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Published June 24, 2009, 07:20 AM

ND women prisoners take care of pets

NEW ENGLAND, N.D. (AP) — With wagging tails and lots of energy, five dogs of all shapes and sizes run around in a yard in New England on a Monday afternoon.

By: BETH WISCHMEYER, Associated Press

NEW ENGLAND, N.D. (AP) — With wagging tails and lots of energy, five dogs of all shapes and sizes run around in a yard in New England on a Monday afternoon.

They play ball, play in the sprinklers and get treats from their caretakers. While it sounds like an average scene, the five dogs live inside the fences of a correctional facility and their caretakers are inmates.

As part of a recent cooperative effort between the Dakota Women's Correctional Rehab Center and Oreo's Animal Rescue in Dickinson, dogs awaiting adoption go to inmates within the women's prison, where they are taken care of 24 hours a day.

"We've been talking about it for a few years now, but it just never went any further," said Rachelle Brewer, the prison's treatment services director. "We got our first two dogs in March and it's really been great."

Five dogs live at the prison, four of them temporarily. Frankie, a sheltie mix, was adopted by the facility as a full-time resident.

"Most of the dogs that go there (to the New England prison) are those that we've rescued out of the city pound," said Shelley Quandt, director of Oreo's Animal Rescue. "We bring them up here, evaluate them, get them spayed, neutered, vaccinated and that kind of thing and then we do assess their personalities to see if they'd be good in that type of environment."

During the animals' time in the prison, they are socialized and taught basic commands to make them good matches for homes in the future, she said.

"They become house broke and they get to interact with a lot of other dogs there and people," Quandt said. "It's a really good program; it helps us get them ready for a forever home.

"It gives the girls something positive to be doing with their time and we've sent dogs there that have been somewhat shy and not ready for a home and come out much better socialized knowing more than what they did," Quandt said.

Since the group works only through foster homes, allowing some dogs to stay at prison gives the group time to find homes, she said.

So far, about 10 dogs have gone through the program and have been adopted.

Inmates who want to participate in the program, which can handle up to eight dogs at a time, must first volunteer with Brewer, who selects those inmates with no disciplinary issues.

"We have primaries which are the main caretakers for the dogs. We usually pick those women who have been here between three and six months to be involved with the program," Brewer said. "Then we have alternates which babysit the dogs when the primaries are at work."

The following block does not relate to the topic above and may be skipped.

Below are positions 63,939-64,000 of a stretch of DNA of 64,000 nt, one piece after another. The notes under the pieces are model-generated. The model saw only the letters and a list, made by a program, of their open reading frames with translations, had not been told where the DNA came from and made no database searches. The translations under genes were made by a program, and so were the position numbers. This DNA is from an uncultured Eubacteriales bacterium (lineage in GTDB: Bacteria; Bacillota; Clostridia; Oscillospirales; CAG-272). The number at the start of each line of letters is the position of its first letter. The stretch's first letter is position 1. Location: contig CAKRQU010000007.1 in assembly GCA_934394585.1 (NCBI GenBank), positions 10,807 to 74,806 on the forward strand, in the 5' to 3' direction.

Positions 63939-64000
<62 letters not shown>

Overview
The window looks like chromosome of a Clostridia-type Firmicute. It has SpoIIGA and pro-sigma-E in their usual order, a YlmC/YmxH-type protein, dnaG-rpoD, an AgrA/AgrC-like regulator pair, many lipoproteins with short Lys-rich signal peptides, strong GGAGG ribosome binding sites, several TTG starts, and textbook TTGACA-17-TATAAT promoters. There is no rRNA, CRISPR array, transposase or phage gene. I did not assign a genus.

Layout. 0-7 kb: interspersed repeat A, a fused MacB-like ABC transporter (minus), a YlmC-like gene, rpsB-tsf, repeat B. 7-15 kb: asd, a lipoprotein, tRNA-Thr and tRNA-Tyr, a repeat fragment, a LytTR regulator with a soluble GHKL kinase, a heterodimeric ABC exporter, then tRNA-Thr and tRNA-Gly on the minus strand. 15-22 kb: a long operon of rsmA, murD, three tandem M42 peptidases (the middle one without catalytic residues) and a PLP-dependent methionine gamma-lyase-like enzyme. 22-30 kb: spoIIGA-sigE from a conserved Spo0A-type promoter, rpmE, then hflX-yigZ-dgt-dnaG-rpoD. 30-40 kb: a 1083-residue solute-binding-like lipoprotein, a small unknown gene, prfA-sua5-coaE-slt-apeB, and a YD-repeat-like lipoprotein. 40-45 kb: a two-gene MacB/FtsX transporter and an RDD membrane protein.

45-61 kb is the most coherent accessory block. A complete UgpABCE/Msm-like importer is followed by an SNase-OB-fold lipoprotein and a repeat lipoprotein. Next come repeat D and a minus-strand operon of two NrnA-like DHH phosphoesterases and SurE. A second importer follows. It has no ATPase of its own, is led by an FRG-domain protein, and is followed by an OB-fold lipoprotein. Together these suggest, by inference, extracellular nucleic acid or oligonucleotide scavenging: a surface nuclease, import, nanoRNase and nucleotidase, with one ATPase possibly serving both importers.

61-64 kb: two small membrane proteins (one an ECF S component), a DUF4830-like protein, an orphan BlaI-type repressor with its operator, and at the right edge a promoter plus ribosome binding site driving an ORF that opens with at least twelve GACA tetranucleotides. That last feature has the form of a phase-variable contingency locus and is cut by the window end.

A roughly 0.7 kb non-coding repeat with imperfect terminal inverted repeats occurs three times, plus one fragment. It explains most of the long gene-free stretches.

Inmates involved with the program are serving time for such charges as probation revocation, unauthorized use of personal I.D. as well as usage of controlled substances.

The dogs sleep in the inmates cells' in kennels.

Gina Hoffner said Tug, a black and white collie mix, is her second dog through the program.

"I'm a dog person," Hoffner said. "I had kids who had dogs, so I've been around them. Tug sits still for me and I groom him sometimes three times a day because he sheds so much. He really likes his tummy rubbed."

Hoffner said she expects to be released around October. She said she'll miss Tug, but will be glad to be going home.

"It's something we can touch and hold and hug and kiss, especially when you're having a bad day," said Angela Bray, the primary caregiver for Lacey, a black Pomeranian. "It's like they know when you're having a bad day and they'll just come over and lay by you or give you a kiss.

"It's definitely been worth it being in the program, it's like having an infant all over again, they rely on you to take care of them," she said.

While the inmates don't have any formal dog obedience training, they do study DVD's with dog behavior specialist Cesar Millan.

"We've hardly had any issues with the dogs and the inmates," Brewer said. "It's a big commitment for them. They really put a lot of work into them and even the girls who don't have the dogs tolerate having them around. The dogs can go just about everywhere, including the library and some of their classes."

Dogs that are kept at the facility stay for varying lengths of times, but the majority stay between two and three months, until they are found homes through Oreo's.

Having the animals around gives inmates a sense of drive and responsibility, said Heather Peck, inmate and primary caregiver for Kimmy, a brown and white spaniel.

"You keep your sense of sanity," Peck said. "It's really pleasant having them around. I'm very strict with her and teach her discipline. I also give her love and she gives it to me in return."

Shawna Voeller said her second time in the New England prison has been different since getting involved with the dog program.

"I left here with I don't know how many write-ups," Voeller said. "This time it's different because you have to maintain certain behavior to be a part of the program. I don't want to lose being in the program."

Parting with the animals can be tough, both on the inmates and the animals, the women agreed.

"They help us and we help them in return," Voeller said. "You really get to know all of them and they all get to know you."

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